In the tech world, jargon is inescapable. These sneaky buzzwords and phrases creep into our lexicon almost unnoticed, and suddenly we’re spouting off terms like “synergy” and “paradigm” while our peers nod along — as if they know what we mean, any more than we do.
The thing about jargon is that it’s nearly universal among IT professionals. It’s attractive because it’s almost like a secret code, the way school kids use Pig Latin so their other friends won’t know they’re talking about them. But just because we use it, doesn’t mean we have to like it — because let’s face it, jargon (and Pig Latin) can get annoying.
Here are 10 popular IT buzzwords and phrases we can’t stand — and can’t stop saying.
What it’s supposed to mean: This nebulous term refers to the vast collection of data, programs, and infrastructures that are stored in and run from third-party data warehouses, and accessed through individual devices with Internet connections.
What it sounds like: Data heaven, where all the good little programs wait to bestow themselves on people with magic devices. The problem with “the cloud” is that everyone uses it, but most non-tech people don’t understand what it really means. Everything on the Internet is not in the cloud.
What it’s supposed to mean: The process of bringing a new employee on board and up to speed with the company.
What it sounds like: The process of bringing a new employee on board…a pirate ship. At sword point. And making them galley slaves.
What it’s supposed to mean: Using elements of game playing at work to make things seem more fun and drive a competitive spirit.
What it sounds like: Your bosses have just been replaced by Mr. Rogers and Dr. Seuss. Everybody have fun…or else!
What it’s supposed to mean: A computer programmer, especially when referring to an inexperienced or unskilled programmer.
What it sounds like: All that training and experience you have doesn’t matter, because a monkey could do your job. In fact, we’re thinking of hiring monkeys and firing you.
Coding Ninjas / Rockstars
What it’s supposed to mean: This term is most often used in job descriptions to entice brilliant programmers and developers to work for a company. Flattery will get you everywhere.
What it sounds like: We get to show up at work in ninja outfits, carrying electric guitars, and sneak around the office blasting wicked riffs at unsuspecting co-workers. Surely, everyone will take us seriously then.
What it’s supposed to mean: The entire process of installing new software or hardware, testing it, fixing it, testing it again, fixing it some more, and finally getting it all up and running 30 days after the deadline. Or just installing, configuring, and smoothly launching software or hardware.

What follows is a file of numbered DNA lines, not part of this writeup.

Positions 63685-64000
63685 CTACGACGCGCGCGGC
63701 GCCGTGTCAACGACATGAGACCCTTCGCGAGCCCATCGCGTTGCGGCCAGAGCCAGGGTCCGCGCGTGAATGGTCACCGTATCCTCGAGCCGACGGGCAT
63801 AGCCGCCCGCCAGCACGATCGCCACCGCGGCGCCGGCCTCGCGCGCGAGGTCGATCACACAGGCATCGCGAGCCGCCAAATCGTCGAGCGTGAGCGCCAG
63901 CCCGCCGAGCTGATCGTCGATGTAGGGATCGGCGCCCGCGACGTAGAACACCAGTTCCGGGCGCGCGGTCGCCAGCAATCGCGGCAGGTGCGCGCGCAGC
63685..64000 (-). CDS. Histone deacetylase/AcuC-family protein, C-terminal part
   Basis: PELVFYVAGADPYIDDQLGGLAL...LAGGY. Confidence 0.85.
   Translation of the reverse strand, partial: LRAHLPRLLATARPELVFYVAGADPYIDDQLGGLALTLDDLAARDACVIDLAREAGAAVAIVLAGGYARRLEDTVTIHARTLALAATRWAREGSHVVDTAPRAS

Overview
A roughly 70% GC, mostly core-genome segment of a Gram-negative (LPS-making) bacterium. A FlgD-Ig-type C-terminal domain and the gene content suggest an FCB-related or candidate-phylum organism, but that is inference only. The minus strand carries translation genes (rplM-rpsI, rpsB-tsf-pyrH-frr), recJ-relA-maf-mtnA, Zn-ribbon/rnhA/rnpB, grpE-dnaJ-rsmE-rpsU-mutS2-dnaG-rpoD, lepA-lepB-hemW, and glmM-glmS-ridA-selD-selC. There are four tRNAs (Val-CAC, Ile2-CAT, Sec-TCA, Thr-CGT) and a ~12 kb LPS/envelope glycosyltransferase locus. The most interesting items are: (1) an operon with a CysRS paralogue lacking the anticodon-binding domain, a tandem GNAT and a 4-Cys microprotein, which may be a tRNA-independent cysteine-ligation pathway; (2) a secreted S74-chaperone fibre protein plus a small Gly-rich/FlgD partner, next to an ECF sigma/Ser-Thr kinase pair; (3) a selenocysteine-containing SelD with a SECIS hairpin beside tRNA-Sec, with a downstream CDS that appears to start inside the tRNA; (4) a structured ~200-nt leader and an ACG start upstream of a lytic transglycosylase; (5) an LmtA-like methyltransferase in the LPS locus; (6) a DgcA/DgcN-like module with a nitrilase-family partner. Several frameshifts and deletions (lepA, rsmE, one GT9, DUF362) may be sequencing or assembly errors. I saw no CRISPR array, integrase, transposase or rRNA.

What it sounds like: Ready to install that new software? We’ll send five black vans full of IT people in full S.W.A.T. gear to your workplace, who will launch tear gas canisters through your windows before going in to attack your infrastructure. Don’t worry — we’ll keep the casualties as minimal as possible.
What it’s supposed to mean: [verb] To design and configure in the capacity of a software architect; to build a software architecture.
What it sounds like: Pretentious. Just say “build.”
What it’s supposed to mean: In software programming and development, an iteration is a phase at which improvements are made — in short, a do-over.
What it sounds like: We don’t want to seem really anal about changing the background for this app to gray instead of blue, so we’ll just take the “re” off the fancy word for do-over and pretend it’s all part of the process.
What it’s supposed to mean: The process of analyzing and sorting large amounts of data in order to extract useful business applications.
What it sounds like: Meet your new IT team: Happy, Sleepy, Bashful, Sneezy, Grumpy, Dopey, and Doc. Don’t worry about those pickaxes — they’re highly trained professionals.
What it’s supposed to mean: To take something you’re already doing at work, and turn a profit from it.
What it sounds like: Our jobs involve magically spinning code into cash. Note how we’re all retired billionaires living on yachts in the Caribbean.
If you’re tired of people speaking jargon at you, and looking for people with real industry knowledge, contact The Armada Group. We hire highly trained IT individuals for some of the top companies across America, and place impeccable candidates with their dream jobs.